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Cycle Touring
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" Exit, pursued by a bear. "
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Dentalia Shells
These thin, tubular mollusks formed the currency of commerce throughout the Pacific Northwest as long as 3000 years ago. Pre-European civilization is often considered a barter economy, with, for instance, coastal tribes swapping oolichan grease directly for prized Oregon obsidian. Commodity traders, however, could rely on this wampum to close a transaction when interest in the goods was decidedly one-sided. Called hykwa in Chinook jargon, dentalia shells possessed all the necessary attributes of money, being portable, recognizable and durable but rare and desirable enough to foster trade. Being available in a variety of sizes, the tusk-like shells were even divisible into small change. Professional traders are known to have tattooed measuring lines on their forearms as a handy calculator of individual shell values. Only a handful of groups, including the Nuu-chah-nulth in the vicinity of Tofino, possessed dentalia in quantities sufficient enough to make them wealthy. Harvesting the deep water mollusks was no easy undertaking however. From a dugout canoe a long, broom-like apparatus was thrust straight down into the muddy sea bottom then retrieved. With any luck a shell or two would be trapped amongst the stiff twigs at the end of the handle. Dentalia were also ostentatiously displayed as symbols of wealth and power in the form of body adornments. Perhaps most recognizable are the breast plates invariably worn by cheesy Hollywood Indians.
Illustration by Manami Kimura
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Buntzen Lake Introduction E-mail
(6 - user rating)
Written by Brian Grover   
Access: Click for details on Getting to Buntzen Lake.

Buntzen Lake, on the far side of Burrard Inlet, has been an important source of hydroelectric power for the Lower Mainland since 1903. More than a source of power though, Buntzen Lake Reservoir is the centrepiece of a host of recreational activities attracting more than half a million visitors each year. Trout fishing, canoeing, swimming, picnicking, horseback riding, mountain biking and hiking are all popular pursuits in the park.

If trout fishing is your objective Buntzen Lake is well-fished but is well-stocked too. In cooperation with the BC Fish and Wildlife Branch, BC Hydro raises and releases 15-20,000 catchable trout each year. Non-aficionados will be pleased to note that the Anmore General Store at the entrance to the park sells worms, as a limited selection of fishing tackle. Under new management as of 2008, they no longer carry fishing licenses.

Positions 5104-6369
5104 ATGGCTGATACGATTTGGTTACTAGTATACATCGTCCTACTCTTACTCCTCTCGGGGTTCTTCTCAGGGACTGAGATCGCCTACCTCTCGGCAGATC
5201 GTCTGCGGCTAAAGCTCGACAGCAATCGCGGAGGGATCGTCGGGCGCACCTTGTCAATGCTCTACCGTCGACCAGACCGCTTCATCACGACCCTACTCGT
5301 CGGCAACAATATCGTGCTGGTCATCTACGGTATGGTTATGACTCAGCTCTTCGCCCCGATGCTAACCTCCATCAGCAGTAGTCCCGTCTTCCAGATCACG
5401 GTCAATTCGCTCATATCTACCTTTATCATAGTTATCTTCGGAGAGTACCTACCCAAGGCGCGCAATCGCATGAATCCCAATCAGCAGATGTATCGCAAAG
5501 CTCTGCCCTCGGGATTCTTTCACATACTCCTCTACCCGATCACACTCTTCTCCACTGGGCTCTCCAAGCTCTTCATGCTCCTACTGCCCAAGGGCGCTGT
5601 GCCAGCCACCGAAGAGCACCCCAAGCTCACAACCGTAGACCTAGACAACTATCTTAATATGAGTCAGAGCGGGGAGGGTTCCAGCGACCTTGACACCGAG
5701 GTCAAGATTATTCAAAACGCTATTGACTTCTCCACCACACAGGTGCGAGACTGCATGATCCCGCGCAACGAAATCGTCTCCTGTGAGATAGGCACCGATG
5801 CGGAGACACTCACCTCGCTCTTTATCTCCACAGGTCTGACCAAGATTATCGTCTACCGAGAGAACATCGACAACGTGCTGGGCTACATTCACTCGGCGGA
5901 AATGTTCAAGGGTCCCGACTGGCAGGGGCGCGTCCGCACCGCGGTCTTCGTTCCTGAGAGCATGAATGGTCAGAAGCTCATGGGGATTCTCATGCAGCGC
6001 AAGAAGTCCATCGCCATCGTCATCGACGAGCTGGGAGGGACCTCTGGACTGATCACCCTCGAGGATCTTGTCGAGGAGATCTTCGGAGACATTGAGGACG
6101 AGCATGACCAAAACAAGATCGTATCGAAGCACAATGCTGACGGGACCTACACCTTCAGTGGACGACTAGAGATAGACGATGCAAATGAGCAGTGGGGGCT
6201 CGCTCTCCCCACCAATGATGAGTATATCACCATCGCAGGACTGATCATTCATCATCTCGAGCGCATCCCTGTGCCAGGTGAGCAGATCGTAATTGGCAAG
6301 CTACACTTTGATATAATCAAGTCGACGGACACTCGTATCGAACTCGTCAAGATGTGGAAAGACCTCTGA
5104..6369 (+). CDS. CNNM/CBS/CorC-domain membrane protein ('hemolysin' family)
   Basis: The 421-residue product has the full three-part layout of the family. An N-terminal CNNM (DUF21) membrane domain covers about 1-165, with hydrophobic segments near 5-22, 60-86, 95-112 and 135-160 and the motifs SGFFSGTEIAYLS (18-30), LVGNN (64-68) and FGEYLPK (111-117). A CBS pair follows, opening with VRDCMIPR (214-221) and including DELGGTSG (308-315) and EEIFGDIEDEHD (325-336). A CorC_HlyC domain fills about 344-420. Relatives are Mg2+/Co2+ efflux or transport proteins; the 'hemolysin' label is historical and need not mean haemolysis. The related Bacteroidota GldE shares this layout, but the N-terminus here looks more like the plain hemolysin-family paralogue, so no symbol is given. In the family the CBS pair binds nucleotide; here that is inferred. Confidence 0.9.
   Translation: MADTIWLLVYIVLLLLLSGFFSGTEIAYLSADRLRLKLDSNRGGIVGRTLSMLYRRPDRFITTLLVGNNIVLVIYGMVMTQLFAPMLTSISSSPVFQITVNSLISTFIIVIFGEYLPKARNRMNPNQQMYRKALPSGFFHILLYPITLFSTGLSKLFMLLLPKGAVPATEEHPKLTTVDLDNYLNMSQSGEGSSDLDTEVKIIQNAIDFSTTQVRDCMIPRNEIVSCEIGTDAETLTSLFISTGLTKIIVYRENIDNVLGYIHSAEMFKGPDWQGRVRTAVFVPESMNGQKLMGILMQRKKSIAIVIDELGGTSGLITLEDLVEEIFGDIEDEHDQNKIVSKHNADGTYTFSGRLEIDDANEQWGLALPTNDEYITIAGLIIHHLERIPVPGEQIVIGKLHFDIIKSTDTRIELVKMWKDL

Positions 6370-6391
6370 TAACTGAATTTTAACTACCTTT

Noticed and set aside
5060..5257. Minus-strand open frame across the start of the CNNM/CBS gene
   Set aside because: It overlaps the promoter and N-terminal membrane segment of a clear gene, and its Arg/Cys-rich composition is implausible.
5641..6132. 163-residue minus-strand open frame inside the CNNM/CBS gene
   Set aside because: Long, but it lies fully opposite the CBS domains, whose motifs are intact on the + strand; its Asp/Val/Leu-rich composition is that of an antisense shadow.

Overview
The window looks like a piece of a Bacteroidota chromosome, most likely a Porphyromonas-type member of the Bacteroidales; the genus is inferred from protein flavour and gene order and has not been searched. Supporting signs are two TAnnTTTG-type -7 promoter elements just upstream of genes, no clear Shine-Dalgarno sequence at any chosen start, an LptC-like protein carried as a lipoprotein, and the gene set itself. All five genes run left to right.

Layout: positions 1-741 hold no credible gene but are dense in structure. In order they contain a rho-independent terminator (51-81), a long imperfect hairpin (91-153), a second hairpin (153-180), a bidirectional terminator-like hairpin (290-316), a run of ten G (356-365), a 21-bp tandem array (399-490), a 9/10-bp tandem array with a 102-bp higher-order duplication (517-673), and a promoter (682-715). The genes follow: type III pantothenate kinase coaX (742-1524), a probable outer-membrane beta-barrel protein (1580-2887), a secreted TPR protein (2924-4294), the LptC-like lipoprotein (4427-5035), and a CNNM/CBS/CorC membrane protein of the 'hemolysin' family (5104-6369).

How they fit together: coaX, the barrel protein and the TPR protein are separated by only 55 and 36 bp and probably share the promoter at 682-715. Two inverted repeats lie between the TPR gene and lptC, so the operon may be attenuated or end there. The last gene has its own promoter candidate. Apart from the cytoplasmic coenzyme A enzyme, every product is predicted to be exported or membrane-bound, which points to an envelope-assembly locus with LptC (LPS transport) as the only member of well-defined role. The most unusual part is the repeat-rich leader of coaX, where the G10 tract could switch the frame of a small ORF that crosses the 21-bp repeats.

Overload: With just 15 centimetres of freeboard and not enough life jackets this canoe is an accident waiting to happen.
Canoeing on Buntzen Lake

Canoes, kayaks and mountain bikes can be rented from the store as well. Drop in to the store to take care of the paperwork and pick up life jackets, paddles and so on. For those who arrive by bus, staff at the store will shuttle you down to South Beach where your boats are waiting.

South Beach, adjacent to the main parking area, is the hub of the more sedate forms of recreation. For that reason South Beach is often as crowded as the city streets left behind on a hot summer day. Hiking and mountain biking trails radiate from the main picnic site. Hikers will be pleased to note that trails in the vicinity are numerous, offering a variety of hiking experiences for all levels of fitness. At the easy end of the scale Buntzen Lake offers everything from a simple lakeside stroll to longer rambles over fairly even terrain.

Hard core hikers won't be disappointed either. Trails up to and along the ridges surrounding Buntzen Lake can be challenging and even difficult at times. Among them, the popular group of routes known collectively as the Halvor Lunden Eagle Ridge Trail are treated individually in the next few pages. Click "Next" below for the lowdown on individual trails.

For information on Horseback Riding in Buntzen Lake Recreation Area visit this link.

Buntzen Lake Recreation Area closes at dusk. If your group arrived by car be sure you have enough time to complete your hike before the gate is locked. If you arrive by bus keep in mind that the last bus leaves Anmore before 7 pm.



Copyright © 2007 Brian Grover. Content Distribution is Prohibited
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